I. The Dark
In the words of Blanche DuBois, I have always depended on the kindness of strangers. But lately others’ kindness has stripped me of reliance on myself.
We know what finally happened to Blanche: swept into the abyss of madness. Her wobbly smile flashes through my mind after my therapist warns that I am on a “slippery slope,” refusing to use the tools to manage the anxiety that has me, on this chilly November morning, squirming like a child on my bed.
I am naked beneath my robe, belly bloated with terror and my recent reduction in anti-anxiety medication. I’m trying. I am. But as long as I am sobbing to my therapist and later interrupting the crisis hotline coach with complaints of sweaty palms, I am no better than some madwoman cliché.
Ten months earlier, I think I am better than the dozen people clustered around the conference table at my first (and last) bipolar support group meeting. Most of the people have a diagnosis of Bipolar I, defined by acute mania and even psychosis. These people cannot easily function. As someone with rapid cycling Bipolar II, manifested in quick-shifting moods, I am far different. The ludicrousness of this statement does not occur to me when I later explain to my boyfriend, Aaron, how the group is for people much worse off than me. “You may not be one of them,” he says, “but you’re related.”
I don’t believe him.
Now I have received my comeuppance, struggling to walk, drive, work, eat out, exercise, or look forward to an upcoming vacation—my first in years—to the Bahamas with Aaron and his mother, Carol. Instead of envisioning white sand beaches and clear blue water, I imagine having a panic attack on the four-hour plane ride. At 34, I am at the mercy of a mind I cannot control.
No one believes me.
Diagnosed bipolar at 27, I have spent six years grappling with my condition, indulging in too little sleep and too much coffee, reminding family and friends that I barely drink and have never abused drugs. I have implored God-as-genie, begging for solace in the pulsing flame of a votive candle. There are quick-fix revelations and triumphs: that time in the New York City cathedral when I merely observed my racing heart, my detachment forcing me to rise above the agony in my body, discovering restorative calm in the moment.
But mostly I tiptoe around my moods as if they are a singular force, a sleeping baby that will scream in rage if I disturb it. When the baby wakes, often without warning, my terror feeds the wailing further. I fear my own mind, not believing I can soothe it.
Belief is defined in Merriam-Webster as simply this: “a feeling of being sure that someone or something exists or that something is true.” For many years, I did not think my oscillating moods meant I had bipolar. Even now I use it as an excuse to avoid life rather than a condition to manage on my own; it is a problem only the paramedics can solve when they come after I’ve had a panic attack and called 911. It is a situation only my therapist or Aaron or my medication can fix.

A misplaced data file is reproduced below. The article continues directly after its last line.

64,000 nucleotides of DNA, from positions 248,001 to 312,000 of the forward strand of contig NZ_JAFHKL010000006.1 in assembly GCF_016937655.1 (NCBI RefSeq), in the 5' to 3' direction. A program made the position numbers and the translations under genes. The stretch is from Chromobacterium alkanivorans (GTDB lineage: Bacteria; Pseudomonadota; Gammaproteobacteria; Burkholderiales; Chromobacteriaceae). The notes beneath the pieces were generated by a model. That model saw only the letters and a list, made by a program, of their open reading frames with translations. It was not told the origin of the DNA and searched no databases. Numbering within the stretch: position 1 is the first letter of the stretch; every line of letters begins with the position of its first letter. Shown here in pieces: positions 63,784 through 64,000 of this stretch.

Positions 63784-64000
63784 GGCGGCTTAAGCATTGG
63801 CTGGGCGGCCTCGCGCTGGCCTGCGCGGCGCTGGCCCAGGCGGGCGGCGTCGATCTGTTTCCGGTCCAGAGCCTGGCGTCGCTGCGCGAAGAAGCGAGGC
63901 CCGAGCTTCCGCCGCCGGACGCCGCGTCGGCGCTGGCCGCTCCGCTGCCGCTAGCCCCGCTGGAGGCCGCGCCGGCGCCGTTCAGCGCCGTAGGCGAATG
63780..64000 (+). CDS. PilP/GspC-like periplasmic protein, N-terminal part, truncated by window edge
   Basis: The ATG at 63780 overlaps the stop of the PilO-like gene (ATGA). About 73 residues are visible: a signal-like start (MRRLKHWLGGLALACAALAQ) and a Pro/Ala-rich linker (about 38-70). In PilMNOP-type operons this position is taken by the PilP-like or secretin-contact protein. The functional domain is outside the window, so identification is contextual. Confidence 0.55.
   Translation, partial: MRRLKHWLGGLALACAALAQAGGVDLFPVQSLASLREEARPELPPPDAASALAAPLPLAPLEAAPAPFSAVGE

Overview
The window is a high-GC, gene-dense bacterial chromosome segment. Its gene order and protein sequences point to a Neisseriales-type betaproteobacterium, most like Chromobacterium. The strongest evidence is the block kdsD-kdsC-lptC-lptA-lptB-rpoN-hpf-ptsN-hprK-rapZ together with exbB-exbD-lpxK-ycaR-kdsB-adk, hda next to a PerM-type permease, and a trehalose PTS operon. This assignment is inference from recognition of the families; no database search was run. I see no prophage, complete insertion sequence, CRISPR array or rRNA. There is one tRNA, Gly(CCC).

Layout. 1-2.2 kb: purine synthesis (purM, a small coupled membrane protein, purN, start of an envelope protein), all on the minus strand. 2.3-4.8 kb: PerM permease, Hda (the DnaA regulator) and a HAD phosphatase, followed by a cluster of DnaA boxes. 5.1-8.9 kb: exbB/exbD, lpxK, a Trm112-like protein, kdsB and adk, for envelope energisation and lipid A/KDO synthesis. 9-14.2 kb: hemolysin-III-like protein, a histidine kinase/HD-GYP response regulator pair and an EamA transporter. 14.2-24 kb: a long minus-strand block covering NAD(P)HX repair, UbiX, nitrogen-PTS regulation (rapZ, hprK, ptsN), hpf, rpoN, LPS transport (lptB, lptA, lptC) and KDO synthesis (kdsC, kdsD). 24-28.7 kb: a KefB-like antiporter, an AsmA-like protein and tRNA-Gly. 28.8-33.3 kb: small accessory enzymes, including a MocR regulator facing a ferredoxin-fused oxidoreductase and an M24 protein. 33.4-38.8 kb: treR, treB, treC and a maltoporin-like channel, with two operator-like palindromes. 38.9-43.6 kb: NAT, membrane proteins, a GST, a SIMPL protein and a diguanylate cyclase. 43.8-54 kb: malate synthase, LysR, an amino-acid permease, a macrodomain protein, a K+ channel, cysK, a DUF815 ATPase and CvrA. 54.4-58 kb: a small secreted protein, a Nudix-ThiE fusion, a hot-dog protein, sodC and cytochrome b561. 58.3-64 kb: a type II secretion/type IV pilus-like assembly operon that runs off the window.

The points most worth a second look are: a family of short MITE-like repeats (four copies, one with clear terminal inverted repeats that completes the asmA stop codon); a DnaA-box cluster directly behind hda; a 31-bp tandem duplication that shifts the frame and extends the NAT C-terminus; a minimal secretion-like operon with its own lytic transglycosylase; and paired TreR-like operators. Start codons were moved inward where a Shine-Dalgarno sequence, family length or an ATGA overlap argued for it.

I have not believed I can help myself because I have not wanted to accept the responsibility, the burden, of caring for myself sufficiently. Instead I have resented it, resented having the condition at all. After a few shaky breaths, I have almost always given up because I think: “I shouldn’t have to go through this.”
After an excruciating panic attack the weekend before the Bahamas trip, my therapist agrees I should not travel. Then Carol texts how she is focusing on the beaches instead of her 14-hour flight from Washington State. I decide to take it day-by-day until our departure in three days, making an appointment with a renowned psychologist in Manhattan 24 hours before we’re scheduled to leave. My mind, at last, relaxes. It will be a hard road but having faced the worst—the resentment, deep down, the darkness—I can look up toward the light.
II. The Light
The morning before the Bahamas trip I am on edge, sucking down my half-Klonopin well before my scheduled dose. Arriving at the Harlem 125th-Street station an hour later, my heartbeat finally slows. Dr. Gelstein’s office is on the fifteenth floor of a well-respected hospital 20 minutes away by cab. Though the hospital is easy to find, the lobby’s rickety elevator makes me nervous. I practice slow breaths in a space cramped with a half-dozen other bodies.
Dr. Gelstein’s office is also too small, bright under the glare of florescent lights, tiny window obscured by textbooks. I sit on a hard chair at the corner of his desk. My heart thumps again. Digging inside my purse, I pull out my bottle of water and take a generous gulp.
Dr. Gelstein asks questions about my psychiatric history in a gentle tone that mitigates my discomfort. His uncalculated kindness is disarming. At the end of our session, I’m prepared to embark on a plane the next day, equipped with a detailed handout on anxiety (panic attacks are physically harmless), including coping skills (always try to behave normally).
Though I’ve long understood the innocuous nature of anxiety and its management, having words printed in black and white is pacifying. Despite spending years collecting stones marbled in black and white to remember life’s “gray,” I am still most at ease in the purity of the extreme. Negative emotions are like a knife wound: a paper cut to others can feel like a deep gouge. At the same time, joy is beatific, childlike in its simplicity. Even with medication, extreme will always be my language, the language of bipolar, to see life through the intensity of color or its absence.
The next day Aaron and I reach the airport in a record-breaking 30 minutes by taxi. Correcting my misspelled name on our itinerary, however, costs crucial time because the flight we forgot to double-check the night before is now leaving two hours earlier than originally scheduled. Passengers are boarding. I barely have time to down my chalky half-Klonopin before we rush through security. We arrive at the gate just before the doors close, before I’ve had time to buy a new bottle of water or use the restroom. I also have to check my one suitcase—containing my bipolar medication—because the overhead compartments are full.